If you have air conditioning in your San Marcos home, you may want to check your air conditioning system to make sure that it’s ready to handle the upcoming summer’s heat. The last thing you want is to turn on your air conditioner on a hot summer’s day and find that it doesn’t work! Here are some cleaning and maintenance tasks that will help to ensure your air conditioner is operating at some degree of efficiency:
Once an air conditioning system is correctly installed and charged, the accumulation of dirt in the system is the single biggest contributor to loss of air conditioner efficiency. Dirt insulates against good heat transfer and restricts adequate air flow. To boost your air conditioning system’s efficiency, improve airflow, clean or replace the filters when dust begins to accumulate. Disposable filters should be replaced at least as often as the manufacturer recommends. Filter area should be a minimum of one square foot per ton of air conditioning. Great air filtration is a balance between filter area and a filters restriction to air flow. Two to eight inch pleated filter media strikes a good balance between good air filtration without excessive intake grills. Aprilaire makes several filter variations that work well in the San Marcos area.
The air conditioning system’s outdoor condenser unit consists of a compressor, fan, coil, and controls. Unlike the indoor coil the air passing thru the condenser coil is never filtered. It does, however, get some cleaning with every rain shower. It also gets lawn clippings and other debris thrown at it on a regular basis. Here in San Marcos, air conditioning condenser coils should be water washed every spring. Heat Pump condenser coils should be water washed every spring and fall.
Before cleaning the condenser unit, turn off power to the unit. You may need a screw driver or nut driver to remove the protective grilles from the metal box if the debris cannot be removed with a good strong water spray.
CAUTION: never use a power washer on condenser coils and be vigilant when washing the coils that you do not bend, flatten or misshape the thin aluminum fins.
A common trick technicians use to quickly evaluate how clogged a condensing coil may be, is to pass a hand all the way across where the fan is blowing out the hot air. The air should be blowing straight up or out at a 90 degree angle from the fan guard. If air is blowing out the edges of the fan guard at 30 to 45 degrees the condenser is very dirty…even if it visually appears clean. At some point it may want to have the condenser professionally cleaned.
Remove any possible airflow restrictions from around the condenser by cutting tree branches, shrubs, and tall grasses. Remove possible air flow restrictors that are three feet from the sides of the unit and eight feet above it.
The exposed copper pipes that connect the evaporator to the outdoor condenser unit should be insulated on the exterior of the house and in the attic. Replace any missing insulation. Air conditioning units only need the larger of the two lines to be insulated. Additional energy efficiency can be obtained on heat pumps by insulating both lines.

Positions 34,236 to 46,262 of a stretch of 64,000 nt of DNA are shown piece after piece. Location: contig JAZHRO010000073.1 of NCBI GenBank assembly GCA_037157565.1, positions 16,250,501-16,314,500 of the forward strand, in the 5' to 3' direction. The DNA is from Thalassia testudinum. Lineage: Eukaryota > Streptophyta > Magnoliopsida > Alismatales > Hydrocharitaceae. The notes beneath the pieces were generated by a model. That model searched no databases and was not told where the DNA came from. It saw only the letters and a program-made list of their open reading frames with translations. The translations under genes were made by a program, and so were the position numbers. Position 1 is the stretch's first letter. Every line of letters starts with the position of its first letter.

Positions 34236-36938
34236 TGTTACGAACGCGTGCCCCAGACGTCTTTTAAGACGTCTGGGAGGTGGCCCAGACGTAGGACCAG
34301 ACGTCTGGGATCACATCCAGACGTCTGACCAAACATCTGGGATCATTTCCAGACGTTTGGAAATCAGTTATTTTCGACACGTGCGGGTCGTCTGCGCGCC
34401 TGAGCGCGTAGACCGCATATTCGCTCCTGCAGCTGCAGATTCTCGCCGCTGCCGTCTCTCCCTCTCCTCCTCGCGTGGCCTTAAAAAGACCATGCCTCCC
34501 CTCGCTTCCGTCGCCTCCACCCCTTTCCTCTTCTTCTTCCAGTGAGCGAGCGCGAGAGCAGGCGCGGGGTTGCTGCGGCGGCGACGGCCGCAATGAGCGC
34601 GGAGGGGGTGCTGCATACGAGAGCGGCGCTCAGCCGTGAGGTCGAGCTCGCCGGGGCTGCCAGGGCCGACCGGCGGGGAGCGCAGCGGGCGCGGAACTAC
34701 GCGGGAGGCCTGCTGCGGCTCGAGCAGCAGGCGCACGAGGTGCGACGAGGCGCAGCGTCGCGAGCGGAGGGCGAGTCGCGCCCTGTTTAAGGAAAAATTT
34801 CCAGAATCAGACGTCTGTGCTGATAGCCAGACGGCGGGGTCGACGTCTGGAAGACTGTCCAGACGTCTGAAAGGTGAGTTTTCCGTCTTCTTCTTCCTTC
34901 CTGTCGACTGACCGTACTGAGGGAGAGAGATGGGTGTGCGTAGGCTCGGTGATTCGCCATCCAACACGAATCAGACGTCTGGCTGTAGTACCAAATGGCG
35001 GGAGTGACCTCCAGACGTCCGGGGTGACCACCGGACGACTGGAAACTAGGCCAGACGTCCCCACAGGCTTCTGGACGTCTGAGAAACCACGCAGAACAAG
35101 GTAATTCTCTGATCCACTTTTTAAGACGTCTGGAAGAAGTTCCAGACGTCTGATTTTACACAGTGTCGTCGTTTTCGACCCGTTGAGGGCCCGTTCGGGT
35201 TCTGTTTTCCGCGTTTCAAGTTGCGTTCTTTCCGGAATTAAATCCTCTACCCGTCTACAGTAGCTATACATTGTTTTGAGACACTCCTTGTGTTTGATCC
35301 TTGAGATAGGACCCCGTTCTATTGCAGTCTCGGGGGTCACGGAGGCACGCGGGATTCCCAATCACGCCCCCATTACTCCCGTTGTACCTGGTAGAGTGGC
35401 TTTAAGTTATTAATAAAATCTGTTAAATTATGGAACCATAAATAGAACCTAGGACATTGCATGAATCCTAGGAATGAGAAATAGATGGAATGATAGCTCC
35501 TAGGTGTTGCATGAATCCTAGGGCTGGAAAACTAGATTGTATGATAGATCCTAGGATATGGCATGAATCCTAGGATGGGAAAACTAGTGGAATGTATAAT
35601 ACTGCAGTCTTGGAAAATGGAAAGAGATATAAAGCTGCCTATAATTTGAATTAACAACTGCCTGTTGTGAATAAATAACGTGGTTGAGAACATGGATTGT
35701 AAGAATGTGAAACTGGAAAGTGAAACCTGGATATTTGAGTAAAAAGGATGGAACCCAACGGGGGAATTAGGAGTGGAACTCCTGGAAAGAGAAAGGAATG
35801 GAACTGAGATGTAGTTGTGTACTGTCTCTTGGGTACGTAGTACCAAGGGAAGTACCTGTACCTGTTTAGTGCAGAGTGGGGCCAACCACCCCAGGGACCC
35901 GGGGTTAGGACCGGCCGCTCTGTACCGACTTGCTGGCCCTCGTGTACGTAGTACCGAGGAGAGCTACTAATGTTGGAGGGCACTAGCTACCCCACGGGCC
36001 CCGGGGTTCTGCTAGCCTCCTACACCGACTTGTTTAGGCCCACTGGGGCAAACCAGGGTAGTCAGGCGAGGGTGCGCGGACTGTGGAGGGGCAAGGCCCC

Condensate drain lines remove a lot of water here in the San Marcos area, so it is a great idea to make sure the drain line is open every spring. The worst way to clear a drain line is to “blow it out”. The best practice is to use a wet-vac and suck the line clean where it terminates … either outside the house or inside the house under a sink. Before attempting to clear a drain line with a wet-vac, make sure the air conditioning system has been running long enough to cause water to start running out the line. Block the drain ‘air vent’ that should exist at the air handler just past the p-trap. Now when you vacuum the line, the water in the drain pan will wash out the drain pan opening, the p-trap and the rest of the drain line.
If your floors and ceiling are not protected with safety float switches in the primary and secondary drain lines, look into having them professionally installed.
Avoid spring check-up specials…there’s nothing special about them. Unless you have a checklist and time to follow a technician around you’ll have to take what you get on faith. Most San Marcos HVAC contractors can be trusted but the average 21 point inspection doesn’t tell you or the technician if your SYSTEM is operating correctly. When it’s all said and done all the technician know is that most of the individual components are ok but they don’t know any more about how those components are operating together as a system than you do.
Here’s a test you may want to try. After you have paid for your 21 point inspection and have the receipt in hand, ask the service technician … How many BTU’s should my system be producing? Write down the answer and then ask…. How many BTU’s is it producing? Then have them explain how they reached that number.
I’m a big believer in preventive maintenance programs, I just believe the program should tell the homeowner and the technician how well the SYSTEM is working … not just how well a bunch of components are operating all alone by themselves. A maintenance check should compare how your system is running compared to how it should be running.